CEO Satya Nadella has officially changed the course of Microsoft. Under former CEO Ballmer the behemoth kept pouring money into Windows and Office. While the world was moving from PCs and PC servers to mobile devices and the cloud, Ballmer just kept pouring billions into old products. His slavish insistence on trying to defend & extend an old “core product line,” which every year was losing importance as PC sales slowed, was killing Microsoft — leading me to call Mr. Ballmer the worst CEO in America (my Forbes column that was by far the most read of any I ever penned.) After more than a decade as CEO, Ballmer had spent a lot of Microsoft money on new versions of its ancient product and bad acquisitions like Skype and Nokia, but he entirely missed the market shift in his customer base. In my blog post, “Microsoft, What Next?”, I described the challenges ahead to pull Microsoft out of the Growth Stall.

This chart shows just how much Microsoft has changed since Nadella took over. During Ballmer’s 13+ year leadership Microsoft’s valuation barely budged. (From left to small blue box.) But, Nadella rapidly shifted investments from Windows and Office to software as a service and cloud computing. (Graph rapidly increases.) That radical redirection enlivened both sales and earnings – and the company’s future growth prospects. In short, where the company had been locked-in to defending & extending its past, Nadella redirected the company onto trends. By doing so, he improved sales per/share 85%, the price/sales ratio from 3.3x to 9.4x, and the PEG ratio from 1.4 to 2.5. The company’s “trend value” (market cap increase over assets due to aligning with trends) since Nadella took charge has grown from $172 billion to a staggering $1.53 trillion!!! Now that is wealth creation!!!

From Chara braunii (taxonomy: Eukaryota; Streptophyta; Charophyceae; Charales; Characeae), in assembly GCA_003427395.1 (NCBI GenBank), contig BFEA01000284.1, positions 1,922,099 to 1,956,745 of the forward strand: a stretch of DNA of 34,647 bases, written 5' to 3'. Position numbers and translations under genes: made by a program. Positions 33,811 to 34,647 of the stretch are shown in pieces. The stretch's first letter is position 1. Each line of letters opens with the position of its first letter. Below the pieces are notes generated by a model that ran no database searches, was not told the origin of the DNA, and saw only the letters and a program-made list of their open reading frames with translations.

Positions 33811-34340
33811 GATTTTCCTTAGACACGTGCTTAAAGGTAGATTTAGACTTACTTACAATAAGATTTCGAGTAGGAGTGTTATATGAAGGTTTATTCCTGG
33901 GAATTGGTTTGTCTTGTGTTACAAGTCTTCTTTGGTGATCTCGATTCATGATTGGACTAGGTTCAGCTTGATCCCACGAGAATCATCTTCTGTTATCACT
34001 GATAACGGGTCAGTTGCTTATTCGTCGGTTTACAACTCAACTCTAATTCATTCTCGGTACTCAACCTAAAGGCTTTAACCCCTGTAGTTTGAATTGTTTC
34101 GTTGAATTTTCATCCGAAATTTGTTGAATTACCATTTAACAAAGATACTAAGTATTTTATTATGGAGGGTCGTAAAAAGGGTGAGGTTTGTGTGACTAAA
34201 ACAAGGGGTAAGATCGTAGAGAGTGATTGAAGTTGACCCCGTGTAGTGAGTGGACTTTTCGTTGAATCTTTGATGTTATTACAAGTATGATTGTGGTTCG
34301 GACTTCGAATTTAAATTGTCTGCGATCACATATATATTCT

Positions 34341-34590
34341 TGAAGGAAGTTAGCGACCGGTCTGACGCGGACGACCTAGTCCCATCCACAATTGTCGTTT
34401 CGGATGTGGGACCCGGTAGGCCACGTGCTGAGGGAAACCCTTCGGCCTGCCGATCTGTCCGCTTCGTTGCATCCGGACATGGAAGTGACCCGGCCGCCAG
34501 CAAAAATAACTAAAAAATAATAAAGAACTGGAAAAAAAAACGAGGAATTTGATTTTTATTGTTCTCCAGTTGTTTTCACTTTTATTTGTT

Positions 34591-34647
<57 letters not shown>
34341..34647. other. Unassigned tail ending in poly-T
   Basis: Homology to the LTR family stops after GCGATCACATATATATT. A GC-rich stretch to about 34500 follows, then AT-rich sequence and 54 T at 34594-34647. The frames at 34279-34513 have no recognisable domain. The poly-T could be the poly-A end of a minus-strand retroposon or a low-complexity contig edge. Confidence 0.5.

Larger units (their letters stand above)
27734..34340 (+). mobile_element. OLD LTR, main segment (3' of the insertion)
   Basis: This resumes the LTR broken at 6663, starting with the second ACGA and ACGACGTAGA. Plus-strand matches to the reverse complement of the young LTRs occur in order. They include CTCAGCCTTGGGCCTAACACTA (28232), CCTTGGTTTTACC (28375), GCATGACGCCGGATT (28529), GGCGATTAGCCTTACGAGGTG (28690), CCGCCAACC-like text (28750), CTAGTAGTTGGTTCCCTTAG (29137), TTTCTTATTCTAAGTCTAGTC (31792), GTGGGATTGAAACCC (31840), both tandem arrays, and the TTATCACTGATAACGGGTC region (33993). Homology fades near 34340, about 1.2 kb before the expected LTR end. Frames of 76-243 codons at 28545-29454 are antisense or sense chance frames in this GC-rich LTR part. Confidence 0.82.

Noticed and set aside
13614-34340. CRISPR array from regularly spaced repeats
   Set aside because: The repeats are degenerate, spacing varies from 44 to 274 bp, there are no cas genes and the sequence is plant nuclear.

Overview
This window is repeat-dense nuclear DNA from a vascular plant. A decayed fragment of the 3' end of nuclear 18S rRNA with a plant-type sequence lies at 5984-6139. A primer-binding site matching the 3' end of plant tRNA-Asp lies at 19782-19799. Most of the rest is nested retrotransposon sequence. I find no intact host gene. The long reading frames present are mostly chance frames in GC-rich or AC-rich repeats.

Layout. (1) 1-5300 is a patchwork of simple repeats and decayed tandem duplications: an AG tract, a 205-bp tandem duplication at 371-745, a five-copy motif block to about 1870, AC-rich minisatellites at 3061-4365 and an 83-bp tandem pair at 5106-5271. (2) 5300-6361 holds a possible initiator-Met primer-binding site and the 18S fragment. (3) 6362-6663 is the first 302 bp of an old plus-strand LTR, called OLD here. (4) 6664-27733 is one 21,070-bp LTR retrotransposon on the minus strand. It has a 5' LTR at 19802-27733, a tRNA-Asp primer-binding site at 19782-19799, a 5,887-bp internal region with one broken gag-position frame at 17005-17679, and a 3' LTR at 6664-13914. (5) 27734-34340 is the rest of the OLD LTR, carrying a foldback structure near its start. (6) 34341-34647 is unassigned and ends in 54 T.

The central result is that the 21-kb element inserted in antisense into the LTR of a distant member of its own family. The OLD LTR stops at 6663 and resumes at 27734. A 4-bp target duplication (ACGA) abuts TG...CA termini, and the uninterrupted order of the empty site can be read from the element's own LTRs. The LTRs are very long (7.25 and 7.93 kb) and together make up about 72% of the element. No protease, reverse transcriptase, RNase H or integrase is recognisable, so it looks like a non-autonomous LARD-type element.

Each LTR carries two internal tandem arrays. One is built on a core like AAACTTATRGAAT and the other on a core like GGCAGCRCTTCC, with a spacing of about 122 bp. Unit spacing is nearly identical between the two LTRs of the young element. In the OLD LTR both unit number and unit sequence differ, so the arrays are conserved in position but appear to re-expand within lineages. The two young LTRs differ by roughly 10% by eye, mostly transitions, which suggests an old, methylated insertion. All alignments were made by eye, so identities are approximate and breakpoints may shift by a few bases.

In the years leading up to Ballmer’s firing I was a very loud critic of Microsoft. In multiple Forbes columns, (republished as blogs on my web site) I pushed for his ouster. But even more importantly I gave the company little hope of long term viability. By over-investing in outdated products it seemed most likely Microsoft would go the way of Hostess Baking, Sears, DEC and Sun Microsystems – irrelevant leading to failure. I rabidly recommended not owning Microsoft.

microsoft stock results table

Microsoft Stock
2014-2021

The Impossible Just Takes a little Longer…

But Nadella achieved the improbable. Much like Jobs when he retook the reigns at Apple, Nadella quit looking (and investing) in the rear view mirror. Like Jobs, he dropped investing in PC’s. Instead he focused on the future, and where Jobs invested in mobility, Nadella has invested in the cloud. Very few companies make this kind of radical shift in resourcing projects, even when it is the obviously right thing to do. And Nadella deserves the credit for making this radical change in Microsoft, saving the company from near-oblivion while creating a very viable, valuable company in a short time. Where once I saw a company heading for infamy, now Microsoft shows all signs of leadership toward the next technology wave and longevity. Quietly saying the company has no plans for a new Windows version, which nobody cares about anyway, is a tremendous demonstration of looking forward rather than backward.

Jump the Re-Invention Gap

Do you have the insight to know when you’re company is over-investing in past solutions as markets shift? Are you like Ballmer, always making the next version of what once made you great, or are you like CEO Nadella – ready to unload your past focus in order to seek future growth? Are you letting market trends guide your investing and solution development, allowing you to de-invest in outdated technologies and products? Like Reed Hastings at Netflix, do you see the need to pivot?  Netflix changed from an outdated business model (shipping DVDs and tapes) to a new model (streaming) in order to keep your company viable, and an industry leader. You must be if you want to thrive in the rapidly changing competitive marketplace of the 2020’s.


Don’t Miss Adam’s Recent Podcasts!